Setting up a local server was really simple. I managed to get the class having a little fun without really knowing much. These types of games are always a bit daunting for non-gamers like myself but the low entry barrier means I can tread carefully. I’d be interested to see what other schools are  doing with minetest and the similarities and differences with minecraft.

This post has been brewing for over  three months now. I think I just need to post it.

More and more of our computer use involves networks and cloud storage. A while back I was joined on Radio Edutalk by Sarah Clark who spelt out the benefits of the cloud in the classroom.

This is great if you have the connection and bandwidth. Some folk do not. This was brought to the front of my mind by a tweet by Andrew Jewell:

Thankfully I am not in that position, but although my class are 1-2-1 iPads we don’t have the broadest band in the world. I do a few different things that mitigate against poor connectivity that I though worth sharing.

I want to cut down as much network traffic as possible so that when we use the internet we get the best possible connections.

We Don’t do iCloud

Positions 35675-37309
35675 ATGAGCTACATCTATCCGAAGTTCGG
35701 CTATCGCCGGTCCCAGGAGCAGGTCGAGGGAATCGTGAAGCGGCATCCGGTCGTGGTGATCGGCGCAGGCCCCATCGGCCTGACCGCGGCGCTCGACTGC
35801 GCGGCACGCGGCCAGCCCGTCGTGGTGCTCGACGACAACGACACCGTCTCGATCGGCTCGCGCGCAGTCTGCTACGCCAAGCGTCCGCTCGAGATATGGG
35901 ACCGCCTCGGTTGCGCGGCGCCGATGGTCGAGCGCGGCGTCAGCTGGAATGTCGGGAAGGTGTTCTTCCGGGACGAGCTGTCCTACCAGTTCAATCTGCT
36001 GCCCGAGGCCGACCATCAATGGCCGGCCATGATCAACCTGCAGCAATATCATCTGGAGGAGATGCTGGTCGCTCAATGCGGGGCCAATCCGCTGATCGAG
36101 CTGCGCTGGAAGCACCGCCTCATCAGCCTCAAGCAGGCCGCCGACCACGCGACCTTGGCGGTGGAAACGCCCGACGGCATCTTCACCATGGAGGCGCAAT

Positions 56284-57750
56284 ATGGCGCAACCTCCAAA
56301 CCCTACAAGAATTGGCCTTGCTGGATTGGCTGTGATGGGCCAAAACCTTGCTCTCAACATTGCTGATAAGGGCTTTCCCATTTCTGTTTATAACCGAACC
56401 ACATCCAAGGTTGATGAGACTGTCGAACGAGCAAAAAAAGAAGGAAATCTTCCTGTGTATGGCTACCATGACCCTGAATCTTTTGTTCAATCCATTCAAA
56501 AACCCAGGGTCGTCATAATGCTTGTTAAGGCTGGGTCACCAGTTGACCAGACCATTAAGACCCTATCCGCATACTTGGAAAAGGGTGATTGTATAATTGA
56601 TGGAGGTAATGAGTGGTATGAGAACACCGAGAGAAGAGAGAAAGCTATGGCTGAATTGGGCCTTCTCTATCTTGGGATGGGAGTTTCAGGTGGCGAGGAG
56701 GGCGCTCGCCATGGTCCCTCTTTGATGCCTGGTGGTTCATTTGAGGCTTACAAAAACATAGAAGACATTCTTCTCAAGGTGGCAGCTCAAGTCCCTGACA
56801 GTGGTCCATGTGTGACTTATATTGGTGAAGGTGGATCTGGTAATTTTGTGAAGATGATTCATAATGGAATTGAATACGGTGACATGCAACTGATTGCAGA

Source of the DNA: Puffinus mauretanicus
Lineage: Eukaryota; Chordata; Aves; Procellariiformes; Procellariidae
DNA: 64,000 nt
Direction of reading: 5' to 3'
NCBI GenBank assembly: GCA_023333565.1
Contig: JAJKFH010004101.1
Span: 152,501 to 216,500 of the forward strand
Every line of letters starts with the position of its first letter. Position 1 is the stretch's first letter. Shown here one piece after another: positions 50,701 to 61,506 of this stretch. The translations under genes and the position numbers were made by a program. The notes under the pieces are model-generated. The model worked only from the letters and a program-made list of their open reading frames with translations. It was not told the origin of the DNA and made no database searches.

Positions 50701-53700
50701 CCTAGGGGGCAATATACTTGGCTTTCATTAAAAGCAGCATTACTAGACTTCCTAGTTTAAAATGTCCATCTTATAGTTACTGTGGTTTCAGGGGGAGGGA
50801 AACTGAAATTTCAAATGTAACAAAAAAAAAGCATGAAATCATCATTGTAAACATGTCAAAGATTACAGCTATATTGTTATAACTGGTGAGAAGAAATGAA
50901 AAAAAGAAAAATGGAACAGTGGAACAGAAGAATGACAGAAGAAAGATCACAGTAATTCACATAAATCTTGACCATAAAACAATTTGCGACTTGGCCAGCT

Out of the box iPads want to use iCloud for storing files. For my personal and school devices I would not be without several ‘clouds’, my phone uses dropbox, iCloud and OneDrive. I use iCloud and OneDrive on my school iPad and desktop too. As I am lucky enough to have a mac in my classroom I sync somethings with iCloud so they are available on both devices, mac and iPad. This is very handy. I can write a note on my mac in the Notes app, it syncs to the iPad and I then can drop it to a group via the Classroom. I can edit pages and keynote files on both devices seamlessly. I keep a lot of materials in OneDrive and the app keeps my home computer and school one in sync.

However I get my pupils to turn off most of the iCloud features. Since they do not use multiple devices with the same account they don’t need all their photos and documents syncing. Opening documents with the native iOS apps such as pages and keynote is a lot faster if the documents are local.

A couple of years ago I centred our document Workflow around O365, OneDrive and OneNote. OneNote especially is marvellous for this, the Class Notebooks in particular give you a tremendous amount of organisation. Unfortunately we spent a fair bit of time waiting for things to open and lost a fair amount of pupils work in OneNote 1 so don’t use it anymore. I will keep an eye on the app and out network and return to it if conditions allow.